Reader Details Wal-Mart Black Friday Game Sale Discrepancies

A regular GamePolitics reader (who has asked to remain anonymous) points out that something is a little screwy with Wal-Mart's prices listed in its ads and how they ring up at the cash register. His tale begins with this leaked Black Friday flyer at, which shows select video games with price points set at $10, $15,and $25. The actual print ad was much different: this screenshot from the Wal-Mart app shows the aforementioned price points to be a bit higher at $11, $18, and $39.

But the wackiness of Wal-Mart's Black Friday game sales doesn't end there. The anonymous reader explains what happened to him when he swiped his credit card to buy several games that were supposed to be on sale:

"I myself had gone there to get a $15 copy of Forza Horizon, but when I went to check out, I discovered it was being sold at the $39 price point," he tells us. " The cashier adjusted it to $18, but how many customers just blindly swiped their credit cards without taking not of items cost? I also saw the same pricing error occur when I bought Tekken Tag Tournament 2 (should have been $25, but it rang up at $39)."

"The Forza price discrepancy was the one that really got me since it was the 1 game I really wanted," the source added. "On the ads, Forza Horizon can be seen in the mid priced games (3rd game from the bottom) and should have rung up between $15 and $18 depending on which ad was being honored. So it seemed even more suspicious that it rang up at the highest price point. How many customers do you suppose just swiped their credit cards without scrutinizing the prices? I'd guess it's in the 10's of thousands."

While we are not sure if Wal-Mart deliberately leaked their Black Friday or not on the above-listed site, it's clear that if it isn't an official flyer then it's a clever reproduction. There's definitely a big discrepancy between that early ad and what was finally printed. Wal-Mart would likely argue that – assuming they claim the ad is real – that it was not the final circular and price would be subject to change. They might also mention that some of these sale prices are regional and vary according to where your zip code is. The biggest issue could be how these discounted games ring up and if any customers have been unknowingly charged a higher price than advertised. That could just be a fluke related to the store where it happened too, but at this point we're not sure if it is an isolated incident or not…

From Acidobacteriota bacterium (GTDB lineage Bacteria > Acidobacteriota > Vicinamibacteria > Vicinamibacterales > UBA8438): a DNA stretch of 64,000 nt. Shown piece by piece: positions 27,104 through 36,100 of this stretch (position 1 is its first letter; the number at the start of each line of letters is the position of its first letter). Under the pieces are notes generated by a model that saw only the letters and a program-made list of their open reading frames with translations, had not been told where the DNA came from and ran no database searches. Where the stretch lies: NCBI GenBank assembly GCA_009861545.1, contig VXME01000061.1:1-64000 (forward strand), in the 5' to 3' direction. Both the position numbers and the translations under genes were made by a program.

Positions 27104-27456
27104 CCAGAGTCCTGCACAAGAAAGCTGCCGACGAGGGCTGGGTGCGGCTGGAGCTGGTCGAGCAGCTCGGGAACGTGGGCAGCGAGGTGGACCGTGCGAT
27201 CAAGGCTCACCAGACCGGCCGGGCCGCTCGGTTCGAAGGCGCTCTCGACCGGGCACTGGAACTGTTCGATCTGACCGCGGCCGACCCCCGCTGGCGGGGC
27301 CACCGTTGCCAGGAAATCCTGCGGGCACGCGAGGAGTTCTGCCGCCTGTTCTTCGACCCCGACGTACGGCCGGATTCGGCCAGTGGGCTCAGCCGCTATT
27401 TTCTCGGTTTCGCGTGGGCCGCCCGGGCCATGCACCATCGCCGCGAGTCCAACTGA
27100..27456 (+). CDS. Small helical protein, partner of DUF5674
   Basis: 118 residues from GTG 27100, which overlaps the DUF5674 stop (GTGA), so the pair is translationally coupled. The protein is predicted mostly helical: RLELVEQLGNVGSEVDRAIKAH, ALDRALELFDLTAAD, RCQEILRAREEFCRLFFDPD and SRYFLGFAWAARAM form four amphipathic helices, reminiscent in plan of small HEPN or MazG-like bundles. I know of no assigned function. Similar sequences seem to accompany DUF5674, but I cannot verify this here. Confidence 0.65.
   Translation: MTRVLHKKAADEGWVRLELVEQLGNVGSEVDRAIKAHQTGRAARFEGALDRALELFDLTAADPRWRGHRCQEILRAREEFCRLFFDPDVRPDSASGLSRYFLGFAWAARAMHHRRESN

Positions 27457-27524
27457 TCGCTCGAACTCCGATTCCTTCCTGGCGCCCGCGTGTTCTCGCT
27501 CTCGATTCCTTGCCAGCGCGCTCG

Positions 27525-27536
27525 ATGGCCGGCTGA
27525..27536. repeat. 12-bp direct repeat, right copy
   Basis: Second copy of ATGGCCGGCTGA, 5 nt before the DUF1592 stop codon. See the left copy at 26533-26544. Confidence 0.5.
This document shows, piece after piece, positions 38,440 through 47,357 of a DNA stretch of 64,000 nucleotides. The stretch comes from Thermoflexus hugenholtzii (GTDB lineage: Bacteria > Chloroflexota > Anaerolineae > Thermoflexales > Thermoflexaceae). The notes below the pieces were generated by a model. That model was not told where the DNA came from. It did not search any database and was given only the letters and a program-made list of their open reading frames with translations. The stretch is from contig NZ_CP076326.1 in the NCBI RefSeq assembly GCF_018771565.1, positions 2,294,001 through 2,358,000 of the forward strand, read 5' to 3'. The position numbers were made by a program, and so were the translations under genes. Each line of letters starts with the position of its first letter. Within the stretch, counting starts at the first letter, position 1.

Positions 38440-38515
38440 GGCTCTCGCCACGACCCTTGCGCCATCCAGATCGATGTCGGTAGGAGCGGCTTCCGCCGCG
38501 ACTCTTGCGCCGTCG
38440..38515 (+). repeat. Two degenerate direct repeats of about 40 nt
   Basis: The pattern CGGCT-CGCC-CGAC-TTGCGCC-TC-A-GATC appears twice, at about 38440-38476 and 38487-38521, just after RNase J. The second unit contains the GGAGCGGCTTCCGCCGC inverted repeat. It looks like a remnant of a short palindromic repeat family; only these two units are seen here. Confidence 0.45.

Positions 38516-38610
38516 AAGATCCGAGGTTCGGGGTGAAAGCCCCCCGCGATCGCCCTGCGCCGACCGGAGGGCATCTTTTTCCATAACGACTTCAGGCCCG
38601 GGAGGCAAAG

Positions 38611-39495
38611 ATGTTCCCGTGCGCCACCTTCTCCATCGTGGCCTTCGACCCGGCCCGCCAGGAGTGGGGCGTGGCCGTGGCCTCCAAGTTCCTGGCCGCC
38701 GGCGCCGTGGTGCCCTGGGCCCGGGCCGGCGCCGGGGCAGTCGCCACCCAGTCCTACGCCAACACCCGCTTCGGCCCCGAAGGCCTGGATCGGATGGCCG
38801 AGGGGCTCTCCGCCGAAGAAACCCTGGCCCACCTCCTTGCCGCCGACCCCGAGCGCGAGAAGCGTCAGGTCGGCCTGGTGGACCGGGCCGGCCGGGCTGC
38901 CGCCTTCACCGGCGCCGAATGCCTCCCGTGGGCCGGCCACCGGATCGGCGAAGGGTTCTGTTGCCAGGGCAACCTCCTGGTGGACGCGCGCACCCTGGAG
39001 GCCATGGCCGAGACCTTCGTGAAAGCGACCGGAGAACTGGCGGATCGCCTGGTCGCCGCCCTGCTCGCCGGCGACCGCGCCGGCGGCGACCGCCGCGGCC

If you have had a similar experience at Wal-Mart or any other retailer, please sound off in the comments.

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  1. 0
    Hevach says:

    You do have recourse when this happens. Michigan has one of the best recourse: If you dispute the price on site (after payment is completed at the incorrect price) you're legally entitled to the difference on all items plus the ten times the difference on the most-incorrect items with a maximum of $3.

    Most days of the year, that's it – difference plus $3, paid at customer service and all's done. But for Black Friday, the vast majority of stores that do this intentionally will try to weasel out. Don't fight, just leave, and the moment you leave the store after disputing the price you're now entitled to the difference on all items plus ten times the difference on all items with a minimum of $300. This is separate from false advertising, which can be worth up to another $1000 if you're willing to litigate, but the pricing claim can usually be handled by a complaint to the state attorney general's office.

  2. 0
    Overcast says:

    but how many customers just blindly swiped their credit cards without taking not of items cost?


    This is the point of Black Friday, to lure, hook, and reel people in. It's not for the benefit of the consumer.

  3. 0
    Bennett Beeny says:

    Big stores routinely 'accidentally' mark up sale items (or 'forget' to mark them down). Ironically, it seems to happen most in stores that have everything computerized. How convenient that the computers that determine sale prices and labels don't seem to talk with the computers that control the cash registers.

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